Tragic Love and Decline of the Jia Family Fortunes

Over time the charmed lives of these young people are spoiled by the intrusions of cold reality. Baoyu falls in love with one of his cousins, Lin Daiyu 林黛玉 (Black Jade), who moves into his family compound after her mother dies. These two are portrayed as reincarnated divine beings whose love is predestined, but their love is tragic as they are not allowed to marry because Daiyu is judged by the senior women in the family to be too frail (she suffers from what appears to be tuberculosis) and too temperamental to be considered a good wife for Baoyu. Instead he is married to another beautiful cousin, Xue Baochai ??? (Precious Clasp), who is much more robust and cheerful than the morose but talented Daiyu. The young maidens and servants of the household meet their demises through disastrous arranged marriages, suicide, or even kidnapping.

Multilayered Complexity

While the romantic triangle of Baoyu and his two lovely cousins is a central theme of the novel, it by no means dominates the story, which includes over four hundred vividly drawn characters. No novel in the Chinese tradition portrays so many characters with such psychological depth and intimacy as Dream of the Red Chamber—servants are as lifelike and individualized as their masters. Dream of the Red Chamber is a paragon of philosophical ambition and multilayered complexity. The complexity begins with the language of the novel in which puns are ubiquitous and multiple meanings can be found on every page. Great tension exists between the Buddhist-Daoist framework of the novel, which emphasizes the illusory quality of sensory experience and emotional attachments, and the strong emotional commitment of the author to his characters and their loves, hopes, and vulnerabilities.

Interpretations and Significance

Dream of the Red Chamber has been variously read as: a stinging critique of Chinese society; the anti-Manchu cry of a Chinese patriot; a demonstration of the wisdom of the ancient Chinese classic divination text, The Book of Changes (I Ching 易经 as seen through the ceaseless cyclical alteration of opposites; a tribute to romantic love however tragic; a demonstration of Buddhist-Daoist awakening to the illusory nature of sensory experience and the dangers of emotional attachments; and a profound affirmation of the power of art to give shape and meaning to the chaos and disappointments of life that might otherwise end in despair and meaninglessness.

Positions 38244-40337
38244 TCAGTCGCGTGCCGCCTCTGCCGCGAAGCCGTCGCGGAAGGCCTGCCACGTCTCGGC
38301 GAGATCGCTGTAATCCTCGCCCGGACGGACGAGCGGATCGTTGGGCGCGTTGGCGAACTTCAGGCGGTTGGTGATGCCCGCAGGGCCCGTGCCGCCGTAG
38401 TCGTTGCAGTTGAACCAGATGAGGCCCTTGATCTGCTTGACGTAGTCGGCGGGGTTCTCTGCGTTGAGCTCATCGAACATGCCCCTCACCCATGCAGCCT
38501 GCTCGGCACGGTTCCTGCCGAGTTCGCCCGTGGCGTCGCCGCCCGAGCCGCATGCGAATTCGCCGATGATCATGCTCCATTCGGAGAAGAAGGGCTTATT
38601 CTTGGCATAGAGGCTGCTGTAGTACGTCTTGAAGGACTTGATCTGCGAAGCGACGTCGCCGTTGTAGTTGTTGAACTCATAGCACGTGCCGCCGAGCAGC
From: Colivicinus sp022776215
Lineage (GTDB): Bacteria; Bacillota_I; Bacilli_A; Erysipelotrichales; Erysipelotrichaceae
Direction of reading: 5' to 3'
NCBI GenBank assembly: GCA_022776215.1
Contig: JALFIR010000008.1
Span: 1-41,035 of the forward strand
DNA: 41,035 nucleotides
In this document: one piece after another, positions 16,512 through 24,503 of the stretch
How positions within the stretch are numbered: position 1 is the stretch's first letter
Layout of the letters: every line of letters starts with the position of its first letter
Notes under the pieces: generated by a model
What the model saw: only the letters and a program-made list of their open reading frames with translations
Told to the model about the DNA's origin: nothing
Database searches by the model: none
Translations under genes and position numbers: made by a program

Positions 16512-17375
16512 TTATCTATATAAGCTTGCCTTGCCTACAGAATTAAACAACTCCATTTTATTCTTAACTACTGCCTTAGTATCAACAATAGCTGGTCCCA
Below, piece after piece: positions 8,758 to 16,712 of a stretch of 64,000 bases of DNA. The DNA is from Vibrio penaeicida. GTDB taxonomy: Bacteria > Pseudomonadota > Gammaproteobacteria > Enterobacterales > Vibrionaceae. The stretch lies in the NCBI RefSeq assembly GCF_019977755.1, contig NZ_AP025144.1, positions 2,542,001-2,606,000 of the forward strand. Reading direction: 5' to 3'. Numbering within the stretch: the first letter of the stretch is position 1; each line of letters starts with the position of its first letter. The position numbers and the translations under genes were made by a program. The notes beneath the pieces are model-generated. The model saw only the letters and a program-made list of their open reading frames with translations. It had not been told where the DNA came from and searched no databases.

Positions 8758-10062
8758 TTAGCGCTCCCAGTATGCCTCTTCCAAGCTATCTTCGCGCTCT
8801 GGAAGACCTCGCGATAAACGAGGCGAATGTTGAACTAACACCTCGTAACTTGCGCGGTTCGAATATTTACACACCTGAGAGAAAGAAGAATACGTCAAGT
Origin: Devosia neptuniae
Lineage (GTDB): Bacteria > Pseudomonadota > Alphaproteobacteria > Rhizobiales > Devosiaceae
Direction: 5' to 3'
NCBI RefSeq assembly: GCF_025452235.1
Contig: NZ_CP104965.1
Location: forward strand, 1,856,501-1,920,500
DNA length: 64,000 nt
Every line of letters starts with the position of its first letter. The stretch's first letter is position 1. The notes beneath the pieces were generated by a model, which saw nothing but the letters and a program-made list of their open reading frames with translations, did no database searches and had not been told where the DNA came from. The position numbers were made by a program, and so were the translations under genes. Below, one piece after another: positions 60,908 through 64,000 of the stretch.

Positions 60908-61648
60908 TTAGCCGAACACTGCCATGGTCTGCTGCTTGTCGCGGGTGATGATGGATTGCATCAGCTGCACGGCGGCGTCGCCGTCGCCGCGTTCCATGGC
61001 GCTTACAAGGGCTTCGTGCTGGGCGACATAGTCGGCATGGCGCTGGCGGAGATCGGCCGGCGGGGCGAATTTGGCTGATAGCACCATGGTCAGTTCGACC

In the twenty-first century many critics have championed each of these views and more. No other Chinese novel has inspired half as much discussion and debate as Dream of the Red Chamber. The field of Red Studies or “Redology” (Hongxue 红学)has spawned hundreds of books, thousands of articles, and even an encyclopedia devoted to the novel. As with Shakespeare in the English-speaking world, Proust in French literature, or The Tale of Genji in Japan, Dream of the Red Chamber has achieved an iconic status as the greatest and most illuminating work of fiction in all of Chinese culture.

Further Reading

Cao Xueqin. (1973–1986). The story of the stone (D. Hawkes & J. Minford, Trans.). Harmondsworth, U.K.: Penguin.

Edwards, L. P. (1994). Men & women in Qing China: Gender in The Red Chamber Dream. Leiden, The Netherlands: E. J. Brill.

Levy, D. J. (1999). Ideal and actual in The Story of the Stone. New York: Columbia University Press.

Li Wai-yee. (1993). Enchantment and disenchantment: Love and illusion in Chinese literature. Princeton, NJ: Princeton University Press.

Plaks, A. H. (1976). Archetype and allegory in Dream of the Red Chamber. Princeton, NJ: Princeton University Press.

Ts’ao Hsueh-ch’in. (1958). Dream of the red chamber (C. Wang, Trans.). New York: Anchor Books.

Ts’ao Hsueh-ch’in (1978–1980). A dream of red mansions (H. Yang & G. Yang, Trans.). Beijing: Foreign Languages Press.

Ts’ao Hsueh-ch’in. (1996). A dream of red mansions (H. Yang & G. Yang, Trans.). Boston: Cheng and Tsui.

Xiao Chi. (2001). The Chinese garden as lyric enclave: A generic study of “The Story of the Stone.” Ann Arbor: University of Michigan Center for Chinese Studies.

Yu, A. C. (1997). Rereading the stone: Desire and the making of fiction in Dream of the Red Chamber. Princeton, NJ: Princeton University Press.

Source: Ropp, Paul S.. (2009). Dream of the Red Chamber. In Linsun Cheng, et al. (Eds.), Berkshire Encyclopedia of China, pp. 645–647. Great Barrington, MA: Berkshire Publishing.

Dream of the Red Chamber (Hóng Lóu Mèng ???)|Hóng Lóu Mèng ??? (Dream of the Red Chamber)